They’re recruited by ads you see in your spam bin, saying “work from home and earn HK,000”. Money should be sent to where it’s useful.” I was to tell my bank it was a personal transaction. Being a truthful person, I had said I didn’t know her; I was doing it for a friend. Typically, this mule then transfers the money by Western Union to another mule in the receiving country, who delivers the cash to the scammers. I threw a fake jealous fit, refusing to send money to a woman who was probably his girlfriend. They would ask no questions if I showed confidence, because I was British and bound to send money home. You’re a single lady looking for love, so what’s not to like about Dr John – username “Hunk Jon”.His profile photos and “verified” Facebook, Linked In and Twitter credentials portray a respectable, clean-cut chap. That’s because, in reality, hunky Dr John is a cynical West African romance scammer.The tall Viking pictured exists somewhere, possibly unaware his image is being used to extort cash from gullible lonely hearts, explains Paul Jackson, a former Hong Kong police officer turned cybercrime investigator.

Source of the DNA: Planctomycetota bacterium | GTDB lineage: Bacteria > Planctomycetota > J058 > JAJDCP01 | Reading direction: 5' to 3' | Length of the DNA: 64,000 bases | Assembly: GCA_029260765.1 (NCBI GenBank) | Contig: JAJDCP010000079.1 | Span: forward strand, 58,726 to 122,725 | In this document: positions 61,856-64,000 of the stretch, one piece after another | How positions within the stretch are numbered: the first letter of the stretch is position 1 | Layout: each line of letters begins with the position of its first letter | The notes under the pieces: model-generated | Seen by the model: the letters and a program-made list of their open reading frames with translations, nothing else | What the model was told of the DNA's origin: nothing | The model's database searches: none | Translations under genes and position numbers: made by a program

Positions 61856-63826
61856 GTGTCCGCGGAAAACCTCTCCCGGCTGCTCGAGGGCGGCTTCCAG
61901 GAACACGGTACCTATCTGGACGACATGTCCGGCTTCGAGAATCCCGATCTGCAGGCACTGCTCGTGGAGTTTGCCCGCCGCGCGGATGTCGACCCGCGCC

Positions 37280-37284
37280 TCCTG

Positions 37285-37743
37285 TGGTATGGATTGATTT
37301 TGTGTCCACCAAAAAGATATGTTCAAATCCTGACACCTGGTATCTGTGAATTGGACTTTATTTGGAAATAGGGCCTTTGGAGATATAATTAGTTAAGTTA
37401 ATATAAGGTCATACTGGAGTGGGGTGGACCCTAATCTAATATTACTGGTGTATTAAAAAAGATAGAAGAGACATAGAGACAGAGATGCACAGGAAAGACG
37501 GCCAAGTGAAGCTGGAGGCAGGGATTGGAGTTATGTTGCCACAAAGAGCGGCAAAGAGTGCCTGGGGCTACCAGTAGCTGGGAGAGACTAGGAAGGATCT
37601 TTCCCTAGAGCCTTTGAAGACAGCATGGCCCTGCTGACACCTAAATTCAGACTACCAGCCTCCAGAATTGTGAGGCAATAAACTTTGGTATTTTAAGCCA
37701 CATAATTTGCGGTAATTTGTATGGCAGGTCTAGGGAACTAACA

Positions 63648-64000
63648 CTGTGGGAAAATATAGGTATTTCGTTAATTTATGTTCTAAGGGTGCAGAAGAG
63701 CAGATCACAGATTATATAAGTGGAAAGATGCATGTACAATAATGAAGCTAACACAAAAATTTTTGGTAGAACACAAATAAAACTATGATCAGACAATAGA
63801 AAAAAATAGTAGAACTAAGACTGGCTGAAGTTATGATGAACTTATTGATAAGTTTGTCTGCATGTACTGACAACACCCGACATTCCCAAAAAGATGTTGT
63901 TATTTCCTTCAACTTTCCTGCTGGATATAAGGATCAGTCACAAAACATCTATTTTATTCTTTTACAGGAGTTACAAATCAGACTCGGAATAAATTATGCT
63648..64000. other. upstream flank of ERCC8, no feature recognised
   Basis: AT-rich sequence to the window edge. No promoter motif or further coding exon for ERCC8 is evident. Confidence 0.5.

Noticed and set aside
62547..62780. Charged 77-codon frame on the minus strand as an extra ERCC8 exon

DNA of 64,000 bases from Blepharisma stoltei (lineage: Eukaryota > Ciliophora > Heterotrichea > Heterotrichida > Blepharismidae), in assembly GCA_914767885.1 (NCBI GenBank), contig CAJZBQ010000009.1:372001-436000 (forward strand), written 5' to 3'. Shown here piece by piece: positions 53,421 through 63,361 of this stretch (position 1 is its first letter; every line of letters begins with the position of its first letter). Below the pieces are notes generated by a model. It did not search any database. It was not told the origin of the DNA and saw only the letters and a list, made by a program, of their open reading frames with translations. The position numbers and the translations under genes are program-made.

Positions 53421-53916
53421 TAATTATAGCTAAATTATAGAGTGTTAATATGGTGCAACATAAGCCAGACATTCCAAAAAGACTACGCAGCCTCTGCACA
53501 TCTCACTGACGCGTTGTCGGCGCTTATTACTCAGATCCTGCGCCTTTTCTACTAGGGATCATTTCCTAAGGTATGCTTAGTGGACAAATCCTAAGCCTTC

I pretended to sign in to his account and sent him a mocked-up failed log-in slip, saying “wrong password”. I pretended to try again, this time sending him a fake failed transaction slip, demanding “non-resident tax certification”. I was instructed to wire the sum to Dr John’s UK “tax agent”, a named woman with a London bank account. Scammers accumulate accounts around the globe; it’s how they get money out. Sending the money to me doesn’t solve any problem … When Wong heard Dr John’s voice, he laughed: “Swedish? Definitely West African.” I pretended my bank queried the UK transfer, asking about my relationship with the recipient. ” So I emailed a doctored passport and access was granted to his account, which seemed to have several million pounds sterling in it. I will be very angry with you.” He now wanted HK,000, the extra to pay the “agent fee”. Despite pointing out to Lovestruck the numerous suspicious “widower” profiles, they continue to pop up. They’re unregulated and who are you going to complain to? I logged off again without trying to make any transaction, and let two weeks pass, but my slow progress drove Dr John mad. I pretended to make a cash transfer, to avoid paperwork. “I was thinking to introduce you to my bank, so you could do the payment from my account.” It was urgent.He told me to contact his bank, Lazard, so I could access his account to do the transfer.Typically this involves asking a victim to send a small amount of money to buy food, pay for daily living expenses, internet access, hiring a private room with a webcam or numerous other variations on the above.Filipino scammers may also ask you to send money for plane tickets, visa fees, marriage annulment fees or other travel related expenses. In one variation a Filipino asks you to send money so that she can purchase a webcam for an online video chat with you.My attempt to “scam the scammer” started with a friend pointing out suspicious guys posting on Lovestruck, a paid-for dating site popular with professionals.Guys posing as widowed engineers or medics with Ph Ds, children, good photos: they’re the ones, my friend said. After brief chats on Lovestruck, he diverted me to Whats App – a common ploy, says Senior Police Inspector Dicky Wong Tik-ki of the CSTCB’s cyber security division.Dr John explained his UK 44 phone code: he had lived in Manchester with his daughter since his British wife died last year.He planned a Hong Kong business trip, supplying dental equipment to China, and would move here soon.